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Fed Primer

With the quarterly webinar this Thursday, I thought we would keep it short and sweet today.

Let’s start with a pop quiz.

Q: Banks can borrow from the Bank Term Funding Program for up to one year. The balance last week was $164B. The first loans were borrowed before March 15, 2023 in the amount of $11.9B. No new loans were made after March 11, 2024. Today’s date is March 18, 2024. The outstanding balance is most likely:

A. $152B

B. $164B

C. $0B

D. $100B

Trick question – it’s none of the above! Somehow, the balance increased to $167B.

The Fed reports the balances as of Wednesday each week. Wednesday last week was March 13th. And the first reported balance from last year was on March 15th.

Q: How many days between March 15, 2023 and March 13, 2024?

A. 364

B. 364

C. 364

D. All of the above

If I bend over backwards, I can maybe see how the one year loan maturity balances shouldn’t be paid down by now. But then again, that’s a lot of mental gymnastics to justify no paydown.


Last Week This Morning

  • 10 Year Treasury ran back up to 4.30%, with 4.35% as the next resistance level
    • German bund at 2.43%
  • 2 Year Treasury at 4.72%
  • SOFR at 5.31%
  • Term SOFR at 5.33%
  • CPI came in a little higher than expected, but nothing like last month
  • PPI also came in a little higher than expected, but also nothing like last month
  • Retail Sales were weaker than expected, the second month in a row


Fed Meeting Primer

The first cut has now been pushed back to June (cough cough what some people have been saying all along cough cough). The big question is whether the recent hotter-than-expected inflation reports will cause the Fed to change the forecast from 3 cuts to 2 cuts this year.

It will only take two Fed members changing their forecast to impact the median, which is what gets reported in the headlines, so it’s definitely possible. Since it’s anonymous, they don’t risk upsetting the boss by changing their forecast.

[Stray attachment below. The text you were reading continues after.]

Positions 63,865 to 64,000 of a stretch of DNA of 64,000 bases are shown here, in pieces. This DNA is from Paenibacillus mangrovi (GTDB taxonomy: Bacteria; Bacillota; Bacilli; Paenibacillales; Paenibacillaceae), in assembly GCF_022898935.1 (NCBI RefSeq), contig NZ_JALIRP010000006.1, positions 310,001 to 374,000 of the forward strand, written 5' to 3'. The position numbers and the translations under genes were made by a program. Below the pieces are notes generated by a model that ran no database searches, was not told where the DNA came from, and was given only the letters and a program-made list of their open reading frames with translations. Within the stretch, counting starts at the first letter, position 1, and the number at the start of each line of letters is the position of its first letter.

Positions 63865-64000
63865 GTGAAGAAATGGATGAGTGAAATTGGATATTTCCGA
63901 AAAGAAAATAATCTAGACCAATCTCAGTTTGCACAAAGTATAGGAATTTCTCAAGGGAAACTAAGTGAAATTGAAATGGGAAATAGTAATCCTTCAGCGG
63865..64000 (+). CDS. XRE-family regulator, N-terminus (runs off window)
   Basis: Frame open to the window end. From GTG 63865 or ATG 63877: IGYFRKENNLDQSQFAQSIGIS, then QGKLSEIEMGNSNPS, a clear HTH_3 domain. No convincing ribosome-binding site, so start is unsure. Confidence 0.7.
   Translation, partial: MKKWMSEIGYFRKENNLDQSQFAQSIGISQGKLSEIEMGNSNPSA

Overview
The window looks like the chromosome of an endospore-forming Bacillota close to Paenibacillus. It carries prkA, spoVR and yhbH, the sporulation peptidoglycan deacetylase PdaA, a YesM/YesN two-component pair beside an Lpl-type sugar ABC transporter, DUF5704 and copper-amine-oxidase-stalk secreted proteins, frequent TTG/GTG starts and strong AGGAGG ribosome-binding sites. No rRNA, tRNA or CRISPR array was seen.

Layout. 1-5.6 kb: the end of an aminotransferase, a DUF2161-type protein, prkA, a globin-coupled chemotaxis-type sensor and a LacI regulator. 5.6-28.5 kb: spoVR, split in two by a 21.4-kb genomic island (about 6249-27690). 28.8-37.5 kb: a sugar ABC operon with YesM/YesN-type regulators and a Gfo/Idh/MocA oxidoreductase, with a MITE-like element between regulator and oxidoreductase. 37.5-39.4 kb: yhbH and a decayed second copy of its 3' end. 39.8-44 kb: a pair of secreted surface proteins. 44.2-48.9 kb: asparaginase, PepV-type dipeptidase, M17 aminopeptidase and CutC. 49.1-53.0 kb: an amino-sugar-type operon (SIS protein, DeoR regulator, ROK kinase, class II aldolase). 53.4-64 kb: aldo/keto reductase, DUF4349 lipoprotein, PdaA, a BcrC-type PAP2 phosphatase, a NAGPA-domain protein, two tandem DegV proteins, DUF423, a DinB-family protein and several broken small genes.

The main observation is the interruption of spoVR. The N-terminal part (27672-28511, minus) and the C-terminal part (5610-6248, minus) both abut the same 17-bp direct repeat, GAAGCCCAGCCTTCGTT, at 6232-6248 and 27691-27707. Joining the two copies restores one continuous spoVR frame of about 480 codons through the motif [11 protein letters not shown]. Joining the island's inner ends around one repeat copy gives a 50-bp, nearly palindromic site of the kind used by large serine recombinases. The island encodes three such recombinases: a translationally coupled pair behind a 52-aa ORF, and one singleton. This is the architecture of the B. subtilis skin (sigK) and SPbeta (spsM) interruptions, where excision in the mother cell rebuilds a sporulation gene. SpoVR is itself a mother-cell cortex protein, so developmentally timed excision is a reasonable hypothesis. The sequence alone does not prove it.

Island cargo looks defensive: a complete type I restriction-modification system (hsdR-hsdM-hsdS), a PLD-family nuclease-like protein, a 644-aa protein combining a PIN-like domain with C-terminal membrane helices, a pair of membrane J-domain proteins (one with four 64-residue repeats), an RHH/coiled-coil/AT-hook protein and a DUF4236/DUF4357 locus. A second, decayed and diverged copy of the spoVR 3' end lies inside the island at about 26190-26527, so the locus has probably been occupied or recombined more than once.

I don’t think so.

Remember, inflation data is incredibly backward looking. The stats we’re seeing were set into motion long ago. Plus, the BLS just told everyone they increased the shelter component weighting, which we already know is incredibly stale. CPI data is more backward looking than usual.

Everyone is in agreement that the Fed has more work to do. The disagreement is over whether the Fed can still do work while lowering rates. I believe they can.

March 2022 a Fed economist told me, “Real rates are -5.50%. We don’t view hikes right now as applying the brakes, but instead as easing our foot off the gas.” That was my lightbulb moment that the Fed would be hiking more than I expected.

Isn’t the same true going the opposite direction?

Cutting isn’t pressing on the gas - it’s slowly easing off the brakes. The last mile of a marathon may be the hardest, but it doesn’t mean the first 25.2 miles didn’t count. If you step back for a moment and take a look at the progress, maybe the recent month to month change is less alarming.


2021 GDP: 5.4%

2023 GDP: 3.1%


1H 2022 Core PCE: 5.3%

2H 2023 Core PCE: 3.5%


1H 2022 CPI: 8.5%

2H 2023 CPI: 3.4%


1H 2022 NFP: +504k

2H 2023 NFP: +220k


1H 2022 Consumer Spending: 1.15%

2H 2023 Consumer Spending: 0.47%


The Fed needs to be careful at this stage of the game. I think a lot of the perceived strength is wrapped up in a false sense of security in the labor market. If that domino falls, the slowdown highlighted above will rapidly worsen.

If the Fed has any hopes of achieving a soft landing, they need to start cutting soon.

I am sticking with my five cuts this year, one at every meeting beginning in June.


10 Year Treasury 

The 10T is priced at 4.30% on the assumption that the Fed will lower the number of cuts this year from 3 to 2. If they do, 4.30% probably holds.

If they stick with 3 cuts, don’t be surprised to see the 10T move a little lower.

Either way, I’m not sure the Fed meeting will have a dramatic impact on the 10T. The market is already looking ahead to next week’s PCE report.


This Week

Obviously, the big market mover of the week is our webinar. After that, the Fed meeting could carry some weight